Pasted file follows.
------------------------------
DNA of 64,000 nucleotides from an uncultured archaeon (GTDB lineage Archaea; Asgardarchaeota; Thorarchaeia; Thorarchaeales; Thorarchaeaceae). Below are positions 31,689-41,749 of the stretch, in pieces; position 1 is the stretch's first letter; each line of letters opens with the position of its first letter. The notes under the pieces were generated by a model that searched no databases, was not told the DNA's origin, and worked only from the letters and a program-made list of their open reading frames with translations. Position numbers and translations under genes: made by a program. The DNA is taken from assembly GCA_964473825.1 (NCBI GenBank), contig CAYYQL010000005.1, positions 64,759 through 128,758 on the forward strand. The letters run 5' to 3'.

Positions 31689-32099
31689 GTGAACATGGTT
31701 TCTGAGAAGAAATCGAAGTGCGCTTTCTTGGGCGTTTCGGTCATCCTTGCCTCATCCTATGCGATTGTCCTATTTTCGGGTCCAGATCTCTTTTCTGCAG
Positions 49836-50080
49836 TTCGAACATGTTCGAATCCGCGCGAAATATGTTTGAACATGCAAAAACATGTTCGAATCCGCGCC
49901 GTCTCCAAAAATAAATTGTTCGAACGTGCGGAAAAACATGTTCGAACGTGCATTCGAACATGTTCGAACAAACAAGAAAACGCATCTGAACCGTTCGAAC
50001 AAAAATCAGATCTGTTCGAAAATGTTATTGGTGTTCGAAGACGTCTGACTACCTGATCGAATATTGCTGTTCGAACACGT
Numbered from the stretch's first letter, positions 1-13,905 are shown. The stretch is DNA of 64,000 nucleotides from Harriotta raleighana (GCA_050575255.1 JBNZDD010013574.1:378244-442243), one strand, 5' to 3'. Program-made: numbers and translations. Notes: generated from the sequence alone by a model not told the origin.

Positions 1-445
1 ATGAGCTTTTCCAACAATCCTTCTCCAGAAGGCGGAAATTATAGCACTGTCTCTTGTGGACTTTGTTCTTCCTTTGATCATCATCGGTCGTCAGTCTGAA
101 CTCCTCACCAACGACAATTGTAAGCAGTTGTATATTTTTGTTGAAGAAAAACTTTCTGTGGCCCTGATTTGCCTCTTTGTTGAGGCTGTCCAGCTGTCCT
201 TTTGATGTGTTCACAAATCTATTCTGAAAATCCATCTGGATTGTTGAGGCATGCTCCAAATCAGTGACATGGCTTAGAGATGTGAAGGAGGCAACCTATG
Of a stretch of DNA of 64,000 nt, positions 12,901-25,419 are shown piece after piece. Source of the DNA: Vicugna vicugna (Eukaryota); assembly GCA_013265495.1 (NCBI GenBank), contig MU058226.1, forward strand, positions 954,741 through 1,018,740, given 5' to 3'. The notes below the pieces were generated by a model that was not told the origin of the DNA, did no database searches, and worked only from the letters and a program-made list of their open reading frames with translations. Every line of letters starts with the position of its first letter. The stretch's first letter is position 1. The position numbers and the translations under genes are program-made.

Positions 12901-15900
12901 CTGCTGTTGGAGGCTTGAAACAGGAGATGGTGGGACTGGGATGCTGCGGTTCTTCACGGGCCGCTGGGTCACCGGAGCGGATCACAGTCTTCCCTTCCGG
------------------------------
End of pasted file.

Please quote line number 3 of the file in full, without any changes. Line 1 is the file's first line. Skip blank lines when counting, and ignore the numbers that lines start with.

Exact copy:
31689 GTGAACATGGTT